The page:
His third great public service was in connection with national defence. At the age of 21, Charles had obtained a commission in the 4th West Riding Artillery Volunteers. His promotion was rapid, becoming a lieutenant in 1882, Honorary Lieutenant-Colonel in 1902, and Lieutenant-Colonel in 1909, a year after the Territorial Scheme had been introduced and the volunteers had become the 3rd West Riding Brigade Royal Field Artillery.

He received the Volunteer Officers’ Decoration in 1902, and in 1911 the Coronation medal was awarded to him.

As officer in charge of the Brigade, he was not only responsible for the many improvements at the Edmund Road Drill Hall, but he, along with Lieut-Col H.K. Stephenson, acquired the old Redmires Racecourse as a training ground.

Photograph of Edmund Road Drill Hall by Picture Sheffield

In 1913, Charles’ time as Commanding Officer expired, but it was extended for another year, and when he was at the point of definite retirement, war broke out.

His request to be allowed to remain was granted, and almost as soon as the Territorials were mobilised, he crossed to France in command of the Brigade.

On four occasions he was mentioned in dispatches, but in 1916 the Brigade was broken up and he returned to England to train another company which he took out to France and commanded during the Passchendaele operations. During 1917 he frequently acted as Brigadier-General in the field.

For the service he rendered in France and Flanders, he became a Companion of the Order of St. Michael and St. George in the New Year’s Honours List of 1918, and in 1920 he received the Territorial Decoration.

 Four years later, the officers of the 71st West Riding Field Brigade Royal Artillery, as the Territorial artillery had become, decided to honour him.

In December 1924, Charles was entertained to dinner at the Norfolk Barracks and was presented with a portrait, dressed in the uniform he wore when he took the Brigade to France. The portrait was later hung in the barracks and a replica presented to Charles for his own collection. From 1920, until the time of his death, he was Honorary Colonel.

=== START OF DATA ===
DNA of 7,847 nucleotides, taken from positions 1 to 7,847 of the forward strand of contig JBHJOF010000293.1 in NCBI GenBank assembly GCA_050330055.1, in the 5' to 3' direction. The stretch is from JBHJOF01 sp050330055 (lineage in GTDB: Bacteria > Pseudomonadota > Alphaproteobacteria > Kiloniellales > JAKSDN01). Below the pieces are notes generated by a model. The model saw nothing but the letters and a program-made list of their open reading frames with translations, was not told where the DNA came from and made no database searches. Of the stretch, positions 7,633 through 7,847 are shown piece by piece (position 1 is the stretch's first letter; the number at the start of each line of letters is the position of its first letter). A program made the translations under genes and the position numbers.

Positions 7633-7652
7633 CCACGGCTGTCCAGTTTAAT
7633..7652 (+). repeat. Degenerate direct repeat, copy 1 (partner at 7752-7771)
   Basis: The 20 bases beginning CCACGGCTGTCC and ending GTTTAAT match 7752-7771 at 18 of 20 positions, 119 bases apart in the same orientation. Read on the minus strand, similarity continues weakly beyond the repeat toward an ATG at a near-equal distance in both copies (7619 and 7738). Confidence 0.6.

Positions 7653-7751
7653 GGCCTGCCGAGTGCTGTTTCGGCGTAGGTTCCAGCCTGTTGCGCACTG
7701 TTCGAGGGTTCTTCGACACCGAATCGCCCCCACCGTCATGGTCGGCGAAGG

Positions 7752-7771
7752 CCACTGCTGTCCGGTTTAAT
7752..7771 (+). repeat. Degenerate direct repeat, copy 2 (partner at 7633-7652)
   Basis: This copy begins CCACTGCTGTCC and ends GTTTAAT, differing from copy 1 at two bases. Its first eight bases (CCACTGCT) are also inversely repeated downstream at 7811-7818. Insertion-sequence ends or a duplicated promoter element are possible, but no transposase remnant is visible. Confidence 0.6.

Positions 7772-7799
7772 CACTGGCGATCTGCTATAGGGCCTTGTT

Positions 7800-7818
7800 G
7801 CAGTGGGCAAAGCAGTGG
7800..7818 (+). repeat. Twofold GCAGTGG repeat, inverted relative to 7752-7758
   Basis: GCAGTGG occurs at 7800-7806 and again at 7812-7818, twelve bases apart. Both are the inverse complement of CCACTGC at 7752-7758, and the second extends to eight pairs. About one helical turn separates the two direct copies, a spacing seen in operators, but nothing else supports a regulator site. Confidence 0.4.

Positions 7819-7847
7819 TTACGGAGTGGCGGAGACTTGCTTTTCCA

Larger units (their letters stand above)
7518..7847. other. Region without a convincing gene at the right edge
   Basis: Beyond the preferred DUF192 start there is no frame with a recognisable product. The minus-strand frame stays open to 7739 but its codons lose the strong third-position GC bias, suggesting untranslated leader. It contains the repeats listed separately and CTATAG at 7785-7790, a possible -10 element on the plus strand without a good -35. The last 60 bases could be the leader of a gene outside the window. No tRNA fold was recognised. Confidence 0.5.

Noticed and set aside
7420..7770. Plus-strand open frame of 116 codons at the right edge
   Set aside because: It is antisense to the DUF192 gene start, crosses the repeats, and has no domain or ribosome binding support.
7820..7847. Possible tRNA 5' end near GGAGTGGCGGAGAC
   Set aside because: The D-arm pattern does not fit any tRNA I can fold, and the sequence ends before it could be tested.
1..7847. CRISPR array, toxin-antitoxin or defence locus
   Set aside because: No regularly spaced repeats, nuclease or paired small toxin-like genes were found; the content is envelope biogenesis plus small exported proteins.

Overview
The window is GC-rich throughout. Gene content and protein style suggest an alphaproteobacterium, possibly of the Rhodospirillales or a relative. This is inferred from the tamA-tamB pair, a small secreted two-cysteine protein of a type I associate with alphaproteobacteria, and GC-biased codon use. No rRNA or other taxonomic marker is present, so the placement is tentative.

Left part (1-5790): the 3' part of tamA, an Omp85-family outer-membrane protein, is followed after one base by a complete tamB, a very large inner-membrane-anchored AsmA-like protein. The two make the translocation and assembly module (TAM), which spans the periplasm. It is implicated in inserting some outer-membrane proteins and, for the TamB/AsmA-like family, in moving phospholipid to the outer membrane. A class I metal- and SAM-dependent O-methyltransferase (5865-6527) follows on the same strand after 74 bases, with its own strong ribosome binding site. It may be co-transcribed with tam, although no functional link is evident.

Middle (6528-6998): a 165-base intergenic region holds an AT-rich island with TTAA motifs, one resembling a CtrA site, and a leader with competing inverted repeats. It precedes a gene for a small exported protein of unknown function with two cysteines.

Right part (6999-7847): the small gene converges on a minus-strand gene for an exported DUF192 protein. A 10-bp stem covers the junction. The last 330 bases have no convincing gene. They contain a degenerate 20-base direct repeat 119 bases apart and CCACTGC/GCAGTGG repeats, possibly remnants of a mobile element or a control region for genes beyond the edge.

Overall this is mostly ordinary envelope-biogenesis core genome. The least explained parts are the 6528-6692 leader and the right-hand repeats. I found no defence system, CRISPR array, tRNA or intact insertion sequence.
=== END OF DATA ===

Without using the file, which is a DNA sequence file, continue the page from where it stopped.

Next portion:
Away from day-to-day life all forms of sport appealed to him, and he was particularly fond of shooting and was to be regularly seen on the moors on ‘The Twelfth.’ Cricket also excited him, as did bowls, and he was elected president of the Sheffield and District Amateur Bowling Association in 1908.

Shooting on the moors in 1929. The British Newspaper Archive

For several years, he was president of the Sheffield Philharmonic Society and an enthusiastic stamp collector.

Charles was also a keen supporter of movements to foster friendships between Britain, America and Italy.

In 1922, he was elected a member of the Sheffield Town Trust, was involved with the Sheffield Club, the Junior Carlton and the Junior Constitutional, but his greatest honour was confirmed on him in 1925 when he received a knighthood.

Charles’ interest in Sheffield University extended over many years during which time he was a member of the University Council, and in 1934 an Honorary Degree of Doctor of Laws was conferred on him.

Charles Clifford Dental Hospital

Shortly afterwards, he presented the University with the house known as Broom Bank, on Glossop Road, as a dental hospital, and provided £77,000 for ‘general purposes of the University.’ However, he died in 1936, before plans had been finalised. The story of the Charles Clifford Dental Hospital wasn’t as straightforward as he might have hoped and is subject to a separate post.

Charles married Alice Emma Davy, and lived at Clifford House, on Ecclesall Road South. He was survived by his wife, two sons and a daughter.

Photograph by Picture Sheffield